Interim results from a long-term study of active and former chemical industry workers suggest that tumor markers in urine may emerge as a practical and reliable noninvasive diagnostic for bladder cancer.
San Francisco-Interim results from a long-term study of active and former chemical industry workers suggest that tumor markers in urine may emerge as a practical and reliable noninvasive diagnostic for bladder cancer.
After 6 years of screening, a combination of three markers emerged as the most accurate indication of asymptomatic bladder cancer.
"We cannot recommend the use of one marker over another," said study co-author Karl-Dietrich Sievert, MD, professor and vice-chairman of the department of urology at Eberhard-Karls University, Tubingen, Germany. "For now, we need a combination of markers to identify hidden bladder cancers. We need to develop better tests."
Approximately 91% of 1,772 eligible current and former chemical workers have enrolled in UroScreen, a total of 1,611 participants. Annual bladder cancer screening began in 2003 and included urine samples for cytology; chromosomal aberrations evaluated by the UroVysion test (Abbott Laboratories, Abbott Park, IL); quantitative measures of nuclear matrix protein 22 (NMP22 BladderChek test, Matritech, Inc., Newton, MA); by immunoassay; and assessment for microhematuria. Cystoscopy was recommended if one or more of the assays were positive. Additionally, survivin was analyzed by mRNA assay. The mean age of participants in the study was 58 years.
Between September 2003 and September 2009, there were a total of 6,391 preventive check-ups among the 1,611 UroScreen participants. Within the group, 290 individuals had one or more positive tumor markers, including positive cytology (five), polyploid cells on UroVysion (57), NMP22 (209), or survivin (138). There were 19 participants with positive UroVysion plus cytology and/or NMP22 results. Of the 290 individuals with positive markers, 182 had volunteered for cystoscopy as of September 2009.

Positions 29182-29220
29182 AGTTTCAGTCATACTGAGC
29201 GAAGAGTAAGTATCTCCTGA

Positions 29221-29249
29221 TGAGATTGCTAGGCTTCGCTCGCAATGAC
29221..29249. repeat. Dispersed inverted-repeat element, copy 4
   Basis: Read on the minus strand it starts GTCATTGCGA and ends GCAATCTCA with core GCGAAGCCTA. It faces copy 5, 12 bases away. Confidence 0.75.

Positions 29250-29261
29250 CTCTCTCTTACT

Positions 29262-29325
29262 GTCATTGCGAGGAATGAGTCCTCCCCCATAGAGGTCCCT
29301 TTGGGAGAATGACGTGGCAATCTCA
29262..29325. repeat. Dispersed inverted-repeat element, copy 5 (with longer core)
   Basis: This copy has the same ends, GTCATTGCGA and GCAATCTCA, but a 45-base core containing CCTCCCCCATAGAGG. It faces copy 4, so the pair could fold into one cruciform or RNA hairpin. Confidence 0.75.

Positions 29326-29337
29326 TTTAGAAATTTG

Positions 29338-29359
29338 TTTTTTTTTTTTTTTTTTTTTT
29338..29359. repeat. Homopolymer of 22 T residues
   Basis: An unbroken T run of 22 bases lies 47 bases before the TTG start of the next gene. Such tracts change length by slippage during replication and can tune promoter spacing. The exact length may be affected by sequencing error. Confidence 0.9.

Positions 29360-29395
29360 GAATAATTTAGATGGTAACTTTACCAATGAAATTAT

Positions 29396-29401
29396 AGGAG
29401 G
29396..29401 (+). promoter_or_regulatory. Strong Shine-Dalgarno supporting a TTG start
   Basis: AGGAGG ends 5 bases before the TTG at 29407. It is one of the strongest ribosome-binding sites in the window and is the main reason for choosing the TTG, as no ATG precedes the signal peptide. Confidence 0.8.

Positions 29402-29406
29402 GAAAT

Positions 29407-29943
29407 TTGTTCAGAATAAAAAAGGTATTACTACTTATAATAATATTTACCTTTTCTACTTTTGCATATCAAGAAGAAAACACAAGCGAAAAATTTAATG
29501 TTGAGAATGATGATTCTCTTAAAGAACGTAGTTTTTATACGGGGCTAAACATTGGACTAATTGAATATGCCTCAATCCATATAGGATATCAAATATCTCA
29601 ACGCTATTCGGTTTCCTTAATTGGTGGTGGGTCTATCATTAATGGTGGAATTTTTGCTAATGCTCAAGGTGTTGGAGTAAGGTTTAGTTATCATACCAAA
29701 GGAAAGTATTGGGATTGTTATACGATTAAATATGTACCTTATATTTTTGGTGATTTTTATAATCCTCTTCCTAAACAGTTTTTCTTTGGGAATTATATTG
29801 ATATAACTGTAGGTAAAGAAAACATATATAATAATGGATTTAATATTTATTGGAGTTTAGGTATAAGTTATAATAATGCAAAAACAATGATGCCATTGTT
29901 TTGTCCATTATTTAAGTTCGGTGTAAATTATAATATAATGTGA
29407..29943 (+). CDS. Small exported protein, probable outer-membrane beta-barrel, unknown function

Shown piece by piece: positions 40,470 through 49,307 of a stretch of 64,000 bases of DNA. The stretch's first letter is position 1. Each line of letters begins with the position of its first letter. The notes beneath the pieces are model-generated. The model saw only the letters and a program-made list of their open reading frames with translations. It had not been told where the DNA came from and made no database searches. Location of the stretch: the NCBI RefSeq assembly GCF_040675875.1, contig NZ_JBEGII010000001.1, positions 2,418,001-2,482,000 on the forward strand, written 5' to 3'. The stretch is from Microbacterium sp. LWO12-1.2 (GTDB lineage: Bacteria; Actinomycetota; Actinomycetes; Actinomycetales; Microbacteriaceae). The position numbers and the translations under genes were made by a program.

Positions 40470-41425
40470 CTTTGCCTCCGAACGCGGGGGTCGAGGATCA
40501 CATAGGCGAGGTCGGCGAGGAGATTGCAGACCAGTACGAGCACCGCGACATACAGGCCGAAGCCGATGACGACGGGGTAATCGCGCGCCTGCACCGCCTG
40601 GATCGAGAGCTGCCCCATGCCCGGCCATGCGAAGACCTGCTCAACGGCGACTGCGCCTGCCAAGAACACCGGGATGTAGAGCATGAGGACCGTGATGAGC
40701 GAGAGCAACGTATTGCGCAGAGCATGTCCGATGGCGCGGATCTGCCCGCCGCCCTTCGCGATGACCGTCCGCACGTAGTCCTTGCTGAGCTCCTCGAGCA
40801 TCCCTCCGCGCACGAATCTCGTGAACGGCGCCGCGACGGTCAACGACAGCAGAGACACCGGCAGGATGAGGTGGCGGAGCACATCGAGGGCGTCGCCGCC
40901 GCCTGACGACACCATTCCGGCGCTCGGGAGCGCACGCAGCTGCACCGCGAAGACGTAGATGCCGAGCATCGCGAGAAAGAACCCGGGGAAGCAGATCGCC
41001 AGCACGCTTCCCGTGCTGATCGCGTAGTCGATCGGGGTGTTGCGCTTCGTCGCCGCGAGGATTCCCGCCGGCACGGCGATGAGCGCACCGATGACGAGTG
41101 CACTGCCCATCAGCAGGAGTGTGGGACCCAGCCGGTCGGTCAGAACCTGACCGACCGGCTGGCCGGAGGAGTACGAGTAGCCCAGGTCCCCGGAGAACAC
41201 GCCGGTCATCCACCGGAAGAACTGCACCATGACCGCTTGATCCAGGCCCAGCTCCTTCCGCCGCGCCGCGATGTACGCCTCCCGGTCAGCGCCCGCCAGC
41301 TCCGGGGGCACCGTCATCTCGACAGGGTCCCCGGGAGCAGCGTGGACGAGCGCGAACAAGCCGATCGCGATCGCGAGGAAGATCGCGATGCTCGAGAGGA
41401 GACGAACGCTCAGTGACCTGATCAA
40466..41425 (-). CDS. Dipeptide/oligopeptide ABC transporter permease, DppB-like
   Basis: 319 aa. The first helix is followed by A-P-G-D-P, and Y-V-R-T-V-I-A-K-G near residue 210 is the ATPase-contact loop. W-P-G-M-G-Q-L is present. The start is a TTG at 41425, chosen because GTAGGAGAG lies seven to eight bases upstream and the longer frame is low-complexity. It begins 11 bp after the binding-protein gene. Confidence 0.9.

Within the cystoscopy group, there were nine bladder carcinomas and two bladder papillomas, and four of the tumor patients had evidence of hematuria. Cystoscopy also found six bladder tumors and one papilloma in patients who were negative for cytology, UroVysion, and NMP22.
Hematuria 'most consistent' indicator
Hematuria is the single most consistent tumor indicator, Dr. Sievert said, but neither hematuria nor any other single tumor marker appeared as a reliable diagnostic tool. The combination of two or more markers was a more consistent indicator of the presence of bladder cancer while hematuria plus one or more tumor markers was still more indicative of the presence of a bladder tumor.
Tumor markers for bladder cancer are important to both Germany's public health insurance system and to the German Social Accident Insurance, which is responsible for the cost of treating work-related cancers. Payers are particularly interested in developing reliable tumor markers, Dr. Sievert noted, because early detection yields better cure rates and lowers overall costs of care.
"We need to keep pushing the medical industry to develop these tests and provide clinically useful markers," he said.
Funding for the study was provided by Abbott, Matritech, and Fujirebio Diagnostics Inc.